On this Memorial Day, I was reviewing some of images of photographers I really admire...Ryan Schembri, Scott Robert Lim, Jerry Ghionis, Pye Jirsa, just to mention a few. And I got to thinking about light source selections. I find that here in AZ, there are a ton of fabulous natural light photographers. Some of them are digital, some of them are film photographer, but there aren't a ton that really seem to focus on mastering supplemental light. That is flash, video lights, reflectors, diffusers, etc.
I'm not going to lie to you. When I first started shooting weddings, I thought "external flash for sunset shots!? yuck!" And that's really because I hadn't seen the masters at work yet. All of the "flash" photography I'd seen up to that points was, well, obvious. There would be a beautifully lit Arizona sunset in the background, then BANG! The couple was a totally different tone and it was just obvious that, yes, there was a photographer there that had blasted them with artificial light to properly expose them. Maybe it was properly exposed, but in my mind, it looked horrible! Not because it wasn't technically a good photograph, but because the feel was off. I mean, how much more "posey" can you get than two people in love, standing in front of a warm, beautiful sunset, and HELLO! there's some stranger with a flash, blasting them for all the word to see? It just didn't feel natural to me. And in my mind, a lot of what wedding photography is supposed to be is the natural documentation of the day.
Now that being said, and my brides will all attest to this, no, all the gorgeous images you see that you fall in love with are not "candid." They look like they just happened, but there is really a master behind the lens, fooling you!
So today, reviewing some really fabulous images and training, I had an "ah ha!" moment. And that has to do with external light sources. I love my video light. I love that I can see where the catch lights fall. I love that I can tell the exposure I need and where I am creating shadows without having to fire off the flash and look at the results. But I've found myself underwhelmed recently with some of the results I've had. Then, listening to Scott Robert Lim, I had a figurative light go off in my head!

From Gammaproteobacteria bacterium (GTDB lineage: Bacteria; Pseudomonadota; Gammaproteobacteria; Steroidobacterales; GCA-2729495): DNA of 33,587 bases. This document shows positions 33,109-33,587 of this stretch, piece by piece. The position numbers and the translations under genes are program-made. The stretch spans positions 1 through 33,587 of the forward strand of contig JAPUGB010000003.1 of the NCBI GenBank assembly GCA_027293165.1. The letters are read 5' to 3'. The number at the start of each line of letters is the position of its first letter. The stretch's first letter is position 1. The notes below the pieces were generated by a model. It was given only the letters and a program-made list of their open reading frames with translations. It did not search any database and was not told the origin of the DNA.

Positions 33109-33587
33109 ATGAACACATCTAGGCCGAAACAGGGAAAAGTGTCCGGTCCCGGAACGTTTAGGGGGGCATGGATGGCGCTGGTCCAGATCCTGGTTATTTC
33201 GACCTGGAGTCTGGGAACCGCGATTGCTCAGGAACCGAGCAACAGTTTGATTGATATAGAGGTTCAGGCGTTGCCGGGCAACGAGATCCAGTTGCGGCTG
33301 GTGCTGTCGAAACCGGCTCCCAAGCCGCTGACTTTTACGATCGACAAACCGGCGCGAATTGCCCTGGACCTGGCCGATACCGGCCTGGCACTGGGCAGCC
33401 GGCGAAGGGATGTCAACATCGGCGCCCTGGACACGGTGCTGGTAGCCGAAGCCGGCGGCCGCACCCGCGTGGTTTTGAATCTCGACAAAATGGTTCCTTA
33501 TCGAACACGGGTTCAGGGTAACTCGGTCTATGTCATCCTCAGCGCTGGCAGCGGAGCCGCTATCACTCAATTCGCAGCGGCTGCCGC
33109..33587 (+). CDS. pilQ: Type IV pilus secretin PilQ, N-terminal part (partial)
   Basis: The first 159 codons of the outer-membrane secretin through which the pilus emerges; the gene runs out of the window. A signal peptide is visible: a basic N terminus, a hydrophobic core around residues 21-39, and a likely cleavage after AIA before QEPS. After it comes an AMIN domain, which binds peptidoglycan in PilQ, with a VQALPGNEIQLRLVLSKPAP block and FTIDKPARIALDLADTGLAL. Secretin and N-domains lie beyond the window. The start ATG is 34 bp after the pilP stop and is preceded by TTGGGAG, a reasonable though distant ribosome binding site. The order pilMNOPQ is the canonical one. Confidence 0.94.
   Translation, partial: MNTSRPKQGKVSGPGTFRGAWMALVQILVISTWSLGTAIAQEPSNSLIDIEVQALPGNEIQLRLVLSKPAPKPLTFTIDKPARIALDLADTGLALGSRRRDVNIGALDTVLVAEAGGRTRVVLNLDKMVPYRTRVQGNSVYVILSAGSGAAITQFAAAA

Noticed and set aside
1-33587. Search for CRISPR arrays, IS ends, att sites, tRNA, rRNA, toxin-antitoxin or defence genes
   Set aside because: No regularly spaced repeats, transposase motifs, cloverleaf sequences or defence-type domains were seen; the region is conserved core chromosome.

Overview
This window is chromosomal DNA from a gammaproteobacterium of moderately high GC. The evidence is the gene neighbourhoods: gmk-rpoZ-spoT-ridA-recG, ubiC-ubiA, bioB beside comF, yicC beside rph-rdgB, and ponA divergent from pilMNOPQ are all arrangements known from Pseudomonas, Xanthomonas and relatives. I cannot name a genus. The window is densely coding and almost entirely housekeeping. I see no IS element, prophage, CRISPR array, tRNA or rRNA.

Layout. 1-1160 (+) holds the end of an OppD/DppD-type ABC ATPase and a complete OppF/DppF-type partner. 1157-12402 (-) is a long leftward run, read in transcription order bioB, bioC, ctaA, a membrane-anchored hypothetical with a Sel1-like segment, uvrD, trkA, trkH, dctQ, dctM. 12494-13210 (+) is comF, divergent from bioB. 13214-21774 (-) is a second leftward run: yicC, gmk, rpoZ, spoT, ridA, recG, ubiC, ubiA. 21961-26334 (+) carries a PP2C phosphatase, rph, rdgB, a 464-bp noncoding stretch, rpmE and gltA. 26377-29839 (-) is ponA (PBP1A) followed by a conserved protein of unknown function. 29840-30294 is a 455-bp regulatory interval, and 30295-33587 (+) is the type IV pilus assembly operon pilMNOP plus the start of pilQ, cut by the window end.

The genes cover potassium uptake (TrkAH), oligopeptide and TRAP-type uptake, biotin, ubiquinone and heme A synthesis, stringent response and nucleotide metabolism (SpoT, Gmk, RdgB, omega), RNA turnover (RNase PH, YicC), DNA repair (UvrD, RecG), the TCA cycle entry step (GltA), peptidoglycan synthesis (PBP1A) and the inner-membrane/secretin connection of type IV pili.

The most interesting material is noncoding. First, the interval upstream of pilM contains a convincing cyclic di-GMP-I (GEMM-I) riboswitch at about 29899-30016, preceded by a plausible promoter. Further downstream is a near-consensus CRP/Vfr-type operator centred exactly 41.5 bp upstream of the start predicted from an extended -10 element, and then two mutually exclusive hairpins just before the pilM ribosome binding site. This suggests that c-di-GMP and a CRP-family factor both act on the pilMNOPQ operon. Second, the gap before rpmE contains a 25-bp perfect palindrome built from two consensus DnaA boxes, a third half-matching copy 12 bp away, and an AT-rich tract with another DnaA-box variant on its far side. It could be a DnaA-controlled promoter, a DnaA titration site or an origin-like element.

The dimmer the light, the more dramatic the addition of a video light will be.
(An appropriate use of video light to add drama and direction to a super dim scene)
So, if you're shooting at an ISO of 800 or greater, you might really love the drama a video light adds. The reason is that it's not that powerful a light source. So if there is a lot of ambient light, you aren't going to see the effect.
On the other hand, if you are in relatively bright ambient light, and you want a little separation between your subject and the background, or maybe you want to create some directional shadow in bright beauty light, a flash is really the only way to go. It's kind of a weird concept that the darker it is, the less light you need, but feeling this lighting puzzle piece snap in my brain was a fantastic learning moment. Special shout out to Creative Live for making all this fabulous training available! No if I can just get myself to a live workshop . . . :)